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I’ve been on hiatus with Progressive Eats for a couple of months now. But no longer! Today, I’m back and am thrilled to be participating in Heather’s from All Roads Lead to the Kitchen Tea Party. All our dishes are made with tea. Fun! I made some Southern Sweet Tea Roasted Corn on the Cob, and man is it good!
Check out this line-up of tea-infused goodness, you guys!
Progressive Eats Tea Party
- Earl Grey Dinner Rolls by The Redhead Baker
- Tea Smoked Duck (Gluten Free) by The Heritage Cook
- Southern Sweet Tea Roasted Corn by Pastry Chef Online (you’re here!)
- Vanilla Black Tea Rice Pilaf by All Roads Lead to the Kitchen
- Chai-infused Madeleines by Mother Would Know
- Glazed Lemon Tea Scones by That Skinny Chick Can Bake
- Strawberry Blueberry Hibiscus Crumble by The Wimpy Vegetarian
Everything sounds great, right? I know I can’t wait to wander through everyone’s posts and get inspired to do more cooking (and smoking!) with tea.
And now, on to the Sweet Tea Roasted Corn. You guys are really going to enjoy it.
Southern Sweet Tea Roasted Corn
Leave some of the inner leaves on your ears of corn, peel them back, and clean off all the silk. You can hold onto the stem end and the leaves, or do what I did for serving: tie a cloth napkin around each end.
An easy-to-make, 3-ingredient glaze is all you need to up the flavor in your corn on the cob. Make these on the grill or in the oven. I roasted mine at 375F for 25 minutes, turning once. Let me show you how easy these guys are to make.
For the Glaze
- 1 cup strong brewed black tea, (I used large 1 Luzianne teabag steeped in 1 cup of boiling water for 5 minutes)
- 1/3 cup granulated sugar
- 1 Tablespoon soy sauce
For the Corn
- 4 ears sweet corn on the cob
- kosher, (or other) salt, to taste (I used Hawaiian red salt)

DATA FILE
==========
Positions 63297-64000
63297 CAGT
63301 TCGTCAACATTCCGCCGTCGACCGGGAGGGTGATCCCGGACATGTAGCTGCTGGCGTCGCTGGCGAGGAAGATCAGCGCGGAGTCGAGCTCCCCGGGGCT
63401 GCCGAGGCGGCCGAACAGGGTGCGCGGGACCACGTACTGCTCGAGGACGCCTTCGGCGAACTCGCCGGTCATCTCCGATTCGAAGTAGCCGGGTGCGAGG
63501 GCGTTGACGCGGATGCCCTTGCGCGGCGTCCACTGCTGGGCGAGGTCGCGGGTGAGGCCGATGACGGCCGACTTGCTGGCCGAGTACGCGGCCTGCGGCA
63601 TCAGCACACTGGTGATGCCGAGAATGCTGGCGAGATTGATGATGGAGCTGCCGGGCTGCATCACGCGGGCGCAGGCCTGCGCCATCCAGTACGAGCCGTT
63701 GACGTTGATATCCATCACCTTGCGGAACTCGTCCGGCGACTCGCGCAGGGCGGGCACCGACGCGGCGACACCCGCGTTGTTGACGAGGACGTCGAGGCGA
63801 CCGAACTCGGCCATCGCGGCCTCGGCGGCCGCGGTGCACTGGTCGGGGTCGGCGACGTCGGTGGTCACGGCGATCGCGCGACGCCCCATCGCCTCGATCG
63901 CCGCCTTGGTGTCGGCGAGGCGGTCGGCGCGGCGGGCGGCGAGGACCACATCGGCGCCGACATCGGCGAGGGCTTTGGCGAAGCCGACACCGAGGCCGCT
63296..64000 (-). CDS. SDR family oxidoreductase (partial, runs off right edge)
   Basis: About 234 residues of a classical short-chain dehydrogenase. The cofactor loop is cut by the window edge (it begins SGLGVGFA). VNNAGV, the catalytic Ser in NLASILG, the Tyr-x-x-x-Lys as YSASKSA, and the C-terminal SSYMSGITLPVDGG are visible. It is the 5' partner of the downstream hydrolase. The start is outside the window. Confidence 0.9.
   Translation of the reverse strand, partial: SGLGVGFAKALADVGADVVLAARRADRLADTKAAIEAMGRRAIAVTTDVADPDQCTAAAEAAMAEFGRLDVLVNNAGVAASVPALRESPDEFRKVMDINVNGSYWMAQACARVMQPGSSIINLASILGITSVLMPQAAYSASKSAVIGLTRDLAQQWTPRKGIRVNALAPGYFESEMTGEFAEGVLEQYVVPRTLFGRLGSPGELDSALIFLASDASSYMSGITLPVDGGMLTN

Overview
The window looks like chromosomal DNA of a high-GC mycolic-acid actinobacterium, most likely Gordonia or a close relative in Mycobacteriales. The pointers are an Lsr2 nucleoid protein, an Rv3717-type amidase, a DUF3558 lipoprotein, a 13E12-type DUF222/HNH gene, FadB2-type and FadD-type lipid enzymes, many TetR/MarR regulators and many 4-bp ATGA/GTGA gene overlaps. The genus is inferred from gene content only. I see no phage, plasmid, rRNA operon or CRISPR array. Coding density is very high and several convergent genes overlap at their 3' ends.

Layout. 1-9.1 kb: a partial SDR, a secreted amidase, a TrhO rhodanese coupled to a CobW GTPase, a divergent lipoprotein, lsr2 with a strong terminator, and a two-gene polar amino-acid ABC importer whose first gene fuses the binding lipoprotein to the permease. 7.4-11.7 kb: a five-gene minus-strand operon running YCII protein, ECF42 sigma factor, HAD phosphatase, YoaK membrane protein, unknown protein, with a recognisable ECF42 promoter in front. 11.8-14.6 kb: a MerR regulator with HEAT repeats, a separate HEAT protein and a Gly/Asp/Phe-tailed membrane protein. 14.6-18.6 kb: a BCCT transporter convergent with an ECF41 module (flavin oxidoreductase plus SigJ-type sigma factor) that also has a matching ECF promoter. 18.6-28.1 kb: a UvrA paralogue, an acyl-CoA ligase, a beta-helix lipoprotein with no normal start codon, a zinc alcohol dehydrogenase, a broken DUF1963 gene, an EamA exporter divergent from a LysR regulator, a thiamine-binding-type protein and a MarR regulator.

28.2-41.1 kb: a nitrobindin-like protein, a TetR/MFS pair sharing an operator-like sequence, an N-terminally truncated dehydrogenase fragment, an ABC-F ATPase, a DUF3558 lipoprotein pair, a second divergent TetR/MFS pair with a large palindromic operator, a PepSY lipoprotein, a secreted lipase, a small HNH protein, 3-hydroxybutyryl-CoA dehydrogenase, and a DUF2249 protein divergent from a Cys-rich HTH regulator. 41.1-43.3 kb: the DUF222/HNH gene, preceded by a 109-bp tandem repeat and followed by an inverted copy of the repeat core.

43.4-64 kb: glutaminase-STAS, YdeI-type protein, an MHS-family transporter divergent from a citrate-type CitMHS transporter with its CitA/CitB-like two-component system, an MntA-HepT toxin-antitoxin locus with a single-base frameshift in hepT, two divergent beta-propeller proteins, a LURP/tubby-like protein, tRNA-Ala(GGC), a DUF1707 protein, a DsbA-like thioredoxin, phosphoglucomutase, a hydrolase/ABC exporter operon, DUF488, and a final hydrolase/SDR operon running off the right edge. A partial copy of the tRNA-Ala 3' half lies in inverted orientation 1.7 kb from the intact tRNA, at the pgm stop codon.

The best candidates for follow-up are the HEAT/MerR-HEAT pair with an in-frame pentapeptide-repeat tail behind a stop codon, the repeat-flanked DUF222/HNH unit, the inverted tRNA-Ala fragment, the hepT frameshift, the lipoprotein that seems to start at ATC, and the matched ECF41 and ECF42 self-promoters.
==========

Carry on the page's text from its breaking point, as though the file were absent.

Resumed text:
For the Glaze
- Combine all ingredients in a small sauce pan. Bring to a boil and reduce by half. (I did this by weight. The ingredients weighed 10.5 oz, so I reduced until I had right around 5 oz of liquid). Cool to room temperature.
- Preheat oven to 375F.
- Shuck (leave some leaves on for serving) and clean corn of silk.
- Line a pan with parchment or foil.
- Brush the ears of corn all over with the glaze and season all over with kosher (or other) salt. Place on the baking sheet and roast for 10 minutes.
- Meanwhile, reduce the remaining glaze down to a very thick syrup. Be careful, because it can burn wihen the sugars get really concentrated. You're looking for about the consistency of sweetened condensed milk.
- Take the corn out of the oven, brush any glaze that has run onto the pan back onto the corn. Turn the ears over and continue roasting for another 15 minutes. You may need to cover the loose leaves (if you left any) with some foil to prevent them from burning.
- Once the corn is finished, brush each ear with some of the thickened glaze and sprinkle with kosher salt or finishing salt of your choice.
- Enjoy hot!
Shop This Recipe
Here are my recommendations for equipment and ingredients you can use when you make Sweet Tea Roasted Corn. The half sheet pan won’t warp–so that’s an excellent thing. Note I couldn’t find the exact tea bags to show you in the shopping widget, but here’s a direct (affiliate) link to the Luzianne tea bags I used. Not that I expect you to buy 12 boxes–just so you can see what I used!
Thank you for supporting PCO by shopping through my affiliate links. I truly appreciate it.
And there you have it, you guys. Southern Sweet Tea Roasted Corn. It might become your new favorite! Extra good news? The flavor is so good, you may decide it doesn’t need butter. But I won’t tell if you decide to use some anyway. Enjoy!
Welcome to Progressive Eats, our virtual version of a Progressive Dinner Party. Our menu this month features recipes that have one special ingredient in common – TEA! We had a lot of fun creating them, and hope you’ll enjoy trying them, too. Our event is hosted by Heather who blogs at All Roads Lead to the Kitchen. Our menu includes everything from beverages to bread, an entree to sides, and of course some desserts so we can finish on a sweet note.
If you’re unfamiliar with the concept, a progressive dinner involves going from house to house, enjoying a different course at each location. With Progressive Eats, a theme is chosen each month, members share recipes suitable for a delicious meal or party, and you can hop from blog to blog to check them out.
Thanks for spending some time with me today, friends. Take care, and have a lovely day.